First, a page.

"... to (ravel-unravel) the problem ..."

prankstare

Senior Member
Portuguese - Brazil
I know I may use "unravel" in the given sentence, but may I also use "ravel" to mean the same thing - which is to solve, resolve?

Thanks.
 
  • JamesM

    Senior Member
    I don't think that's a current use of "ravel", at least in American English. The action is to unravel, while the adjective is either "unravelled" or "ravelled", in my experience. "Ravelled" is generally uncommon, as far as I know.
     

    prankstare

    Senior Member
    Portuguese - Brazil
    Ohh, okay. Thanks James! :)

    Ahh, just to make sure then:

    ... to unravel the problem ...

    This is a very common expression in American English right? Which would be the same as "to solve the problem".
     

    Thomas1

    Senior Member
    polszczyzna warszawska
    Yes they are synonymous in meaning. Perhaps, unravel suggests a bit more effort, but that may be my personal non-native impression.
     

    entangledbank

    Senior Member
    English - South-East England
    The thing is, 'ravel' isn't really used in everyday English, and also we have a visual problem. Imagine a ball of wool (AE: a ball of yarn). When you get it from the shop, it's a nice neat, tight ball, and it's easy to unwind a length of wool (AE: yarn) from it. So you knit, and make it into a jumper (AE: um, don't know . . . sweater?). If this jumper gets caught on a hook or a nail, the wool unwinds - it unravels.

    So in this picture, ravelled wool is neat and easy, unravelled wool is messy and bad. But what if you're using this wool and the kitten comes in and starts playing with it? In places it gets tightly tangled up in knots. Now you have to unravel it to make it neat and easy: the ravelled-up wool the kitten produced is messy and bad.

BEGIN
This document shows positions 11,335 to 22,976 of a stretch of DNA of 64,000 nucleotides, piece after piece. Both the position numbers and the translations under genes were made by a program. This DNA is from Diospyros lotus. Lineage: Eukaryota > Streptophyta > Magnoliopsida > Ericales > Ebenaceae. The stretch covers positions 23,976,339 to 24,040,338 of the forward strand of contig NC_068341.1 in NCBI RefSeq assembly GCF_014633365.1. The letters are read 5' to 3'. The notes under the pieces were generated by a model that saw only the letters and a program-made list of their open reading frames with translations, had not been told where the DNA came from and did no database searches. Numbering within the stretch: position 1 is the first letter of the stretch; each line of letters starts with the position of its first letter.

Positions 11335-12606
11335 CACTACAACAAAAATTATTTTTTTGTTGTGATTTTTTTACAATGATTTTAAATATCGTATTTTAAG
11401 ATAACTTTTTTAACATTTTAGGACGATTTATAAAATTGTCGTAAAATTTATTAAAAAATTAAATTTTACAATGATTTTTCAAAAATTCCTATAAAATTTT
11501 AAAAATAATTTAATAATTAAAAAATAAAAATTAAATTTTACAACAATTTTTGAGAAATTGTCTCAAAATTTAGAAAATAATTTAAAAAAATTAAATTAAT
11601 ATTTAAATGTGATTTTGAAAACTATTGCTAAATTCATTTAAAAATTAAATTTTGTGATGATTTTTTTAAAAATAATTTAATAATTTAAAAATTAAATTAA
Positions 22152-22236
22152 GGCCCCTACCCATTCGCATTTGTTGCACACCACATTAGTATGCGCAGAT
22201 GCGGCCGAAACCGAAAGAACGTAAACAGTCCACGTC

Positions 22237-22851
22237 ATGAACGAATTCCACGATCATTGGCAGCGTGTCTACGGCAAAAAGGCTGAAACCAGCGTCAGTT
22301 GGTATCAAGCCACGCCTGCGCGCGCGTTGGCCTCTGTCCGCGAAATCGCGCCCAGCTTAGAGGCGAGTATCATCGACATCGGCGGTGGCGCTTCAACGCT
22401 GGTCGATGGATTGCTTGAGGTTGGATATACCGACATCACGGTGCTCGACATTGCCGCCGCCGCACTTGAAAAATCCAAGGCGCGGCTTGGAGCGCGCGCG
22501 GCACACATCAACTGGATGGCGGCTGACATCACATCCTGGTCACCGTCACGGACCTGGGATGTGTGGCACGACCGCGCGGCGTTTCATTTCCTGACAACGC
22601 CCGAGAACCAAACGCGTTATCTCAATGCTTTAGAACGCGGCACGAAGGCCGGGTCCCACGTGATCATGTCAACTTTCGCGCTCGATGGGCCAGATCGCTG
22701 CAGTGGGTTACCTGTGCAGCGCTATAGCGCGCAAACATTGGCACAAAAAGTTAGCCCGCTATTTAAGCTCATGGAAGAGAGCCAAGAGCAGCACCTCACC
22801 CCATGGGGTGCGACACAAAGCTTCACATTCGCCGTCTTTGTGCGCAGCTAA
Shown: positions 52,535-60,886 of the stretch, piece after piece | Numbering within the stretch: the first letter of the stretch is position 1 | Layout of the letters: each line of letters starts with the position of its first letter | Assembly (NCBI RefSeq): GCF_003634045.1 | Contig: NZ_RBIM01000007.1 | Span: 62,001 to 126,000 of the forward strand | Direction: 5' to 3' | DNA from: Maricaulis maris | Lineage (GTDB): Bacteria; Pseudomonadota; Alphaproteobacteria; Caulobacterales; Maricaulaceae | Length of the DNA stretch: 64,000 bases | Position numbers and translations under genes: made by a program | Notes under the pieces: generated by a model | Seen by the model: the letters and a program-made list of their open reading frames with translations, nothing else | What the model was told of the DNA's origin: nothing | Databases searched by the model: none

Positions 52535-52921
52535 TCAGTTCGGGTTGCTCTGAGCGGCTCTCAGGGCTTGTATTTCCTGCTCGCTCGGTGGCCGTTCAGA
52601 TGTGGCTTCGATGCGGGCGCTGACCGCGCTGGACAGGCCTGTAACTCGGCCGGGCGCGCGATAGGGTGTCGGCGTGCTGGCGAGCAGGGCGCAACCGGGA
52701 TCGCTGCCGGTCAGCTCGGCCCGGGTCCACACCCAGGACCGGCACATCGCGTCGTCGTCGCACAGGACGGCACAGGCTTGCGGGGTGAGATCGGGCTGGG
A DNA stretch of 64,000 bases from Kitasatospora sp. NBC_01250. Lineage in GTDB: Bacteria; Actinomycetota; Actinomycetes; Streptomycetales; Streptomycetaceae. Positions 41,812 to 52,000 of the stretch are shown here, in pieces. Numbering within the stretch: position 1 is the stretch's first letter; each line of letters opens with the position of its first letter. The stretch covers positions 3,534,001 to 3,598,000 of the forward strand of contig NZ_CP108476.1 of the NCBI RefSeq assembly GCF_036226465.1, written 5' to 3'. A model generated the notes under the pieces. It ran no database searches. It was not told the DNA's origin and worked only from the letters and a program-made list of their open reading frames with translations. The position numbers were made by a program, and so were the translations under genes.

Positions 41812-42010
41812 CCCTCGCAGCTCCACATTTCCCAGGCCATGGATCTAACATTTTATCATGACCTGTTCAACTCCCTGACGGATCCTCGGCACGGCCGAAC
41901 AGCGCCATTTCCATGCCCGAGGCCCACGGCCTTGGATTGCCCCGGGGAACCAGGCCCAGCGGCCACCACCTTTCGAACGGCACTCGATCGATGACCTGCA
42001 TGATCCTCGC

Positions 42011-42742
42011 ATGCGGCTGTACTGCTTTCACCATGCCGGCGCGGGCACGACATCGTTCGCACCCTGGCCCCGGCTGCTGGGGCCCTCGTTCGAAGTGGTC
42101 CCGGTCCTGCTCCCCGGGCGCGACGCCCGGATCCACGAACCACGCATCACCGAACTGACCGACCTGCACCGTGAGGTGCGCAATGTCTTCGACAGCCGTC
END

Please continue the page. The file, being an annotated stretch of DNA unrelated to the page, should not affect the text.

JulianStuart

    Senior Member
    English (UK then US)
    I was surprised to find several threads on this already. I would say the dictionaries don't provide much help in understanding why the words can mean the same or the opposite or how they came to be that way - precedents seem to be all over the place. Perhaps we can be thankful that one (ravel) seems to have gone away from mainstream usage. It seems that we may agree that, today, unravel means to disentangle - although the original (en)tangling may have been deliberate (in the fabrication of a woven or knitted fabric - or in the figurative sense in a detective novel where all the clues are mixed up) or unintentional (as in a complex situation in which different threads of thought must be separated to allow understanding of the true situation) .
     
    < Previous | Next >
    Top